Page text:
International Representation of the Wolf in Art; Deity or Demon?

Utah State University Caine College of the Arts professor of art history, Laura D. Gelfand, returned to the classroom this fall, following a Fulbright grant for research in York, England, focusing on the historical demonization of wolves in textual and visual representations. Gelfand took a yearlong sabbatical, from 2018-2019, to research for her book focusing on the relationship with the wolf, from once a deity to now an embodiment of evil.  Her research focuses on images of wolves over time as cultural and historical developments shifted from viewings the wolf as a god to the representation to a symbol of fear and evil. 

“Pervasive propaganda has poisoned the wolf in our minds, and we have obliterated the animal in reality,” said Gelfand. “Yet antipathy toward the wolf is a relatively recent development. Most pre-Christian cultural belief systems incorporated animism to varying degrees and granted at least a modicum of respect to all living creatures, including wolves. Most cultures also recognized the wolf’s important role as an apex predator in the natural world and mirrored it when establishing hierarchies in their own pantheons. As a deity, or when connected with a god, the wolf inspired fear and admiration.” 

Gelfand’s Fulbright grant awarded the professor opportunities to research, primarily at University of York in York, England, as well as presenting at universities in London, Sheffield, and Birmingham. University of York’s Department of the History of Art has 24 full-time faculty, making it one of the largest art history departments in the world. Gelfand was able to collaborate with professors in art history and animal studies from all over the England. 

“Art history research requires travel to Europe, and I have had the opportunity to work in some of the greatest libraries and museums in the world,” says Gelfand. “I cannot think of anything more important or exciting than immersing yourself in another country and learning about cultures that are different from your own.”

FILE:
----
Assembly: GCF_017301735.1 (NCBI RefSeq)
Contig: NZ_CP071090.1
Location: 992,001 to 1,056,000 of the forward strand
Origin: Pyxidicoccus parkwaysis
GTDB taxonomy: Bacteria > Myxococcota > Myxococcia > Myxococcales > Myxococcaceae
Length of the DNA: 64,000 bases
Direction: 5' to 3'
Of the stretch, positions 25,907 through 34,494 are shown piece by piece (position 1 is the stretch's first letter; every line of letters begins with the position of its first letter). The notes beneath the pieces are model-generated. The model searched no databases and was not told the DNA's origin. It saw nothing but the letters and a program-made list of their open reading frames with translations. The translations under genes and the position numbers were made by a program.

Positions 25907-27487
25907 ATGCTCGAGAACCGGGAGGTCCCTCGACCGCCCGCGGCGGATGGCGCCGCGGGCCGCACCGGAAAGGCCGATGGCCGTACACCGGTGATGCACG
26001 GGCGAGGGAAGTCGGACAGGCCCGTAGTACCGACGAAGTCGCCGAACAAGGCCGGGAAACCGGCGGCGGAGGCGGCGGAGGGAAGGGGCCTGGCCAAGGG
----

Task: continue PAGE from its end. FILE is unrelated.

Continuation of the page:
In the summer 2020 semester, Gelfand and professors Tammy Proctor of history, and Phebe Jensen of English, will be teaching a medieval art history course in England. The program, Shakespeare, Art and War, will primarily be based in Oxford, and will end up in York where a few of the friends and colleagues Gelfand acquired will speak to the USU students. Students can apply for the summer program online at apply.studyabroad.usu.edu. 

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Gelfand attributes some of her success in obtaining a Fulbright grant to the support from USU professors. USU has a rich history of Fulbright scholars, with several lending expertise and advice on applications and submissions. Gelfand was assisted by Chris Winstead, professor in engineering, and Norm Jones and Tammy Proctor, professors in history, providing suggestions for the application and tips for preparing to live and work abroad.  

The Fulbright U.S. Scholar program offers nearly 470 teaching, research or combination teaching/research awards in over 125 countries and the Fulbright U.S. Student program offers research, study and teaching opportunities in over 140 countries to recent graduates and graduate students.

USU scholars and students can apply for Fulbright grants during the awards cycle, which opens in spring 2020. USU’s Global Engagement office offers workshops and advising appointments for Fulbright applicants. 

Students interested in studying abroad can apply to over 20 faculty-led summer programs, or for exchange or direct programs in over 80 countries, for any semester or academic year. Global Engagement offers study abroad fairs, workshops and appointments for assistance in finding a study abroad program that fits their needs and timeline. 

For more information about Fulbright grants email: international.programs@usu.edu
For more information about study abroad programs email: studyabroad@usu.edu
 

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